I am not sure they are.

I often work with year 6 students who h

ave learning difficulties, but they are ALL excited about the move to high school. They feel it will be a fresh start with new possibilities. Some do really well with the change in environment, but many don’t.

Common problems include  –

  • Timetabling issues, being late, missing lessons and sports practice sessions.
  • Difficulty finding correct rooms for lessons and getting lost on campus.
  • Balancing homework tasks- many now have 3 – 4 hours of homework each evening! This is not because they have been given that much. It is because they cannot pace themselves and time manage.

Year 7s in High Schools is now a fact in all states except SA and that will change in 2021.

I am aware of the wonderful transition programs most schools run but the kids I see often so desperately want to show they can achieve in their new school and won’t ask questions.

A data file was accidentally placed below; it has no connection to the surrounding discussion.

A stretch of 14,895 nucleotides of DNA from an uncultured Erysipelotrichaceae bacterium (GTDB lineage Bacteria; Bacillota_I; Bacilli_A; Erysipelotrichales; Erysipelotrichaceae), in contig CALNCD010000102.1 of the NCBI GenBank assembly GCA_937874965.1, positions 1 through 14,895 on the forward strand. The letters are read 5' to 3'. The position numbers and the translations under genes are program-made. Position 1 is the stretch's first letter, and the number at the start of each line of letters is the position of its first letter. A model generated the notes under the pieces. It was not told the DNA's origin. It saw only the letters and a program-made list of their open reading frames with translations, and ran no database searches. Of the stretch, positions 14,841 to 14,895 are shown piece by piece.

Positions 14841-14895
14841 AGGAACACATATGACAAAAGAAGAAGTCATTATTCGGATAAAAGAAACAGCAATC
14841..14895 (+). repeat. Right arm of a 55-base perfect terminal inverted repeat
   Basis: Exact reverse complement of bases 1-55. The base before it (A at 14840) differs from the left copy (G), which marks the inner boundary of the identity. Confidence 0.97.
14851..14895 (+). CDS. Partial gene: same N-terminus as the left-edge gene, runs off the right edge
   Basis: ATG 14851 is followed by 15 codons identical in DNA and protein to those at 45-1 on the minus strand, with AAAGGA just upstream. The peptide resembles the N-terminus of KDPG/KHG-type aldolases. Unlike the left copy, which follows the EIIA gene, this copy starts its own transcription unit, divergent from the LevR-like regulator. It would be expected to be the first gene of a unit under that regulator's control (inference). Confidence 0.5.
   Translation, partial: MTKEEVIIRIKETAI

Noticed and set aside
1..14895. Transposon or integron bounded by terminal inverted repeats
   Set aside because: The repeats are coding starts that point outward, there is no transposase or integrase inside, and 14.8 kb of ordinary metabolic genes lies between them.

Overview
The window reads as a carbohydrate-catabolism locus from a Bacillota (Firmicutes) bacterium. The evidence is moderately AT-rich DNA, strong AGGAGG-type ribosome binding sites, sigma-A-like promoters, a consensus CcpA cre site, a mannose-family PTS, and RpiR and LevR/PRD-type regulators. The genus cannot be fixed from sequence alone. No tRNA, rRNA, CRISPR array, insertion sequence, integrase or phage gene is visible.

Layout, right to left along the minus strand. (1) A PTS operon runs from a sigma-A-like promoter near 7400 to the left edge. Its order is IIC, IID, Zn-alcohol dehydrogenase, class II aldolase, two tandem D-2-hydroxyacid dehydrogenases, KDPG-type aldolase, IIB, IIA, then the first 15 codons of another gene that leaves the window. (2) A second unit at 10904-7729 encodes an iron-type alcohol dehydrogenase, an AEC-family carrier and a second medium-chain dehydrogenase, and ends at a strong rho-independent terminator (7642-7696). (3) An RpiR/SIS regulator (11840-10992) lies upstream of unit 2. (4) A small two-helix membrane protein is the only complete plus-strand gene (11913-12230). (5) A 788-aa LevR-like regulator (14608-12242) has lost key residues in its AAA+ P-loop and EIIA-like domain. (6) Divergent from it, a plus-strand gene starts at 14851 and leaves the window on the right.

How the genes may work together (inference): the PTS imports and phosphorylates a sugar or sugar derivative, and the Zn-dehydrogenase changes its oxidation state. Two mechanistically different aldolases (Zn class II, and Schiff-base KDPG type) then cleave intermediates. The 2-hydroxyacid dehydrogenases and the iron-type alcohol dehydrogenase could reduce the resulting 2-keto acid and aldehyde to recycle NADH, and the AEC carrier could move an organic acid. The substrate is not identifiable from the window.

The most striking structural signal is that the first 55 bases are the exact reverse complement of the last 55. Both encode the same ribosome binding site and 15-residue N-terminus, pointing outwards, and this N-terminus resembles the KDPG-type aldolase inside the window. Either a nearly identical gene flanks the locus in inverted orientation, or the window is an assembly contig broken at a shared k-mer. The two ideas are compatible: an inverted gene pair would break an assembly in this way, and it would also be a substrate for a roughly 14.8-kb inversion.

One of my students has been so stressed this year that we have had to spend a huge amount of time on mindfulness and stress management strategies. He is  not sleeping well as he is so worried.

Another one of my students is falling apart this week with homework tasks and myriad tests. I just read his writing and he is not coping and sent out an SOS to us in his writing.

Why on earth should a child of this age be subject to that stress level? What sort of long-term effect might this have?

Teachers and parents can help their children hugely by sticking to a few sensible guidelines:

Don’t threaten children with, “You’ll be at high school next year and they won’t stand for this work” just does not work on a stressed – out Year 6.

They already know they are failing! They are hoping high school will give them a new start. We need to stop blaming children for having difficulties.

Observe Year 7 students closely:

  • Do they need extra help?
  • Are they stressed?
  • Are there ways you can quietly help?
  • Check students know exactly how much homework they are really meant to do.
  • If necessary, enrol students in tuition or a study skills course.